Monday, August 25, 2014

Meatless Monday
Savoring Summer: Grilled Summer Vegetable Pizza

As summer winds down, we're all looking for any opportunity to steal away to the porch, or the patio, or the poolside (if you're lucky) for an early supper al fresco.  

A great way to keep ourselves, and the heat, out of the kitchen, firing up the grill is this girl's late summer modus operandi. This Meatless Monday, celebrate late summer by piling on the garden or market bounty atop a toasted crust, top it with a summery-seasoned chevre, and enjoy this easy Grilled Summer Vegetable Pizza. 

Want to know my favorite thing about this pizza? Vegan, Vegetarian, Meatless, Low Fat, doesn't matter. I don't give those details one thought when I'm digging in. It's not almost as good as its less-healthy cousins.  It's just gooood.

prepared pizza crust
roasted red pepper sauce (recipe below)
prepared vegetables (This summer harvest includes red and yellow onions, red, green and golden sweet peppers, crimini mushrooms, yellow, orange, and red pear tomatoes, and fresh sage leaves.)
herbed chevre (see note, below)

Scrape grill to clean and brush with oil.  Preheat to around 500 degrees.

This particular pizza was built upon a  Udi's brand gluten-free pizza crust. You can use your own homemade crust, or any other pre-made crust you prefer. Brush one side with olive oil. Place it, oil side up, on the grill and close the top. Cook for 5 minutes, turn, brush opposite with light film of oil, close the grill and cook for 5 minutes longer. Why are we cooking it before topping it? It seals the crust and keeps it from getting all soggy and yuck when the toppings begin cooking and releasing their juices.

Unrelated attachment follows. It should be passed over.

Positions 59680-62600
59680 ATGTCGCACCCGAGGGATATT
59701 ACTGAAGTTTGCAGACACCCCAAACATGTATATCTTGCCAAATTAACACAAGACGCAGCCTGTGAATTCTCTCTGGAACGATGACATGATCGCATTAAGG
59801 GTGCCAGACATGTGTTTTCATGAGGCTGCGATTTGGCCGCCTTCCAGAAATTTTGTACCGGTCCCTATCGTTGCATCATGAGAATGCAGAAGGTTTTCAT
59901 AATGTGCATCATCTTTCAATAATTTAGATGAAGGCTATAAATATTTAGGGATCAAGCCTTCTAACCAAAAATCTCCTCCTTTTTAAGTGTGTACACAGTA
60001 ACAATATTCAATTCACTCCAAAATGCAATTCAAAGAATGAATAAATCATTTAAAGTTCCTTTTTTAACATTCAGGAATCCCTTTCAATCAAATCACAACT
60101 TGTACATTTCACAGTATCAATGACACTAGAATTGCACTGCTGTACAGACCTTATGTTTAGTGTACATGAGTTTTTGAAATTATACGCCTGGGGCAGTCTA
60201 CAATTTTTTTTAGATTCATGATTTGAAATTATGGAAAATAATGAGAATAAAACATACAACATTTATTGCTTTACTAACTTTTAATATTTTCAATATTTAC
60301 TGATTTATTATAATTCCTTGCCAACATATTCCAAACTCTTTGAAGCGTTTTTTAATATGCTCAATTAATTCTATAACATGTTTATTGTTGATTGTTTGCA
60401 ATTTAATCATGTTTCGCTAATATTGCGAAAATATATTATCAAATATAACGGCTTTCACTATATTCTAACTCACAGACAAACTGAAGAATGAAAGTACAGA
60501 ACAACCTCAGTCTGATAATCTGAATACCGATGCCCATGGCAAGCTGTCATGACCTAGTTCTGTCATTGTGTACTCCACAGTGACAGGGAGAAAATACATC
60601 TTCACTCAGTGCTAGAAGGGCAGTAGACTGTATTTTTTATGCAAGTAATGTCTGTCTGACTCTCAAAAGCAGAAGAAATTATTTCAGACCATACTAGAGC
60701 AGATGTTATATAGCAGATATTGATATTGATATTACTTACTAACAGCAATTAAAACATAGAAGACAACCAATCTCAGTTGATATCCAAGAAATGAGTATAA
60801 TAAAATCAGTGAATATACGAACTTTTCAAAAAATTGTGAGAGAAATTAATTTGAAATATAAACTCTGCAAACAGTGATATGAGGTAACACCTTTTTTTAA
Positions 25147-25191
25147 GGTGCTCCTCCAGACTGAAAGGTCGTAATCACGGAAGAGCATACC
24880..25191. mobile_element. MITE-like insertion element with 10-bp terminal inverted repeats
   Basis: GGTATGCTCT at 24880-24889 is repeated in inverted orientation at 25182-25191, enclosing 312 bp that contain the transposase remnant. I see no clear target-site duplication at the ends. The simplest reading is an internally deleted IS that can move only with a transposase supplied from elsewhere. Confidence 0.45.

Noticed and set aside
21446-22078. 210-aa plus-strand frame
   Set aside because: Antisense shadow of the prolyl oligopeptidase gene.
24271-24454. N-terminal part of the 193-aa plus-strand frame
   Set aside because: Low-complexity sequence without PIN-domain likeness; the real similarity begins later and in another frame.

Remove crust from grill and spread roasted pepper sauce, below, around top of crust. Top with fresh, seasonal vegetables of your choice. We've used red and yellow onions, red, green and golden sweet peppers, crimini mushrooms, yellow, orange, and red pear tomatoes, and fresh sage leaves. This pizza was topped with housemade from maggie's farm Lemon Herbed Chevre. You may use any soft, creamy goat cheese you prefer 

Note: You say you don't have time to make your own chevre? On a Monday? The day school starts? Okay. I get that. Tell you what-- let's pull together an easy substitute. Using a store-bought plain soft and creamy chevre, combine about 2-4 ounces cheese in a mixing bowl with the zest of one lemon, and minced fresh herbs of your choice: parsley, chives, basil, oregano, rosemary, sage, or any combination thereof. Stir to combine, allow to come to room temperature, and then dot the top of the pizza with delectable dollops. I'm not encouraging dishonesty or anything, but, hey, you combined all of this in a bowl didn't you? Why not call it your own housemade chevre? None will be the wiser. (wink, wink.)

Note: For a vegan version, leave the chevre in the case, prepare roasted red pepper sauce employing vegan substitutions, or use a vegan pesto (most pestos are, indeed, vegan, but read your labels for certainty), then proceed with grilling as below. 

Transfer pizza to grill. Notice all that stuff on the pizza peel? It's cornmeal, and it will make that pizza glide off with ease. Some of it will stick to the bottom of the pizza...and that's good. It adds a tiny bit of crunch to the bottom crust.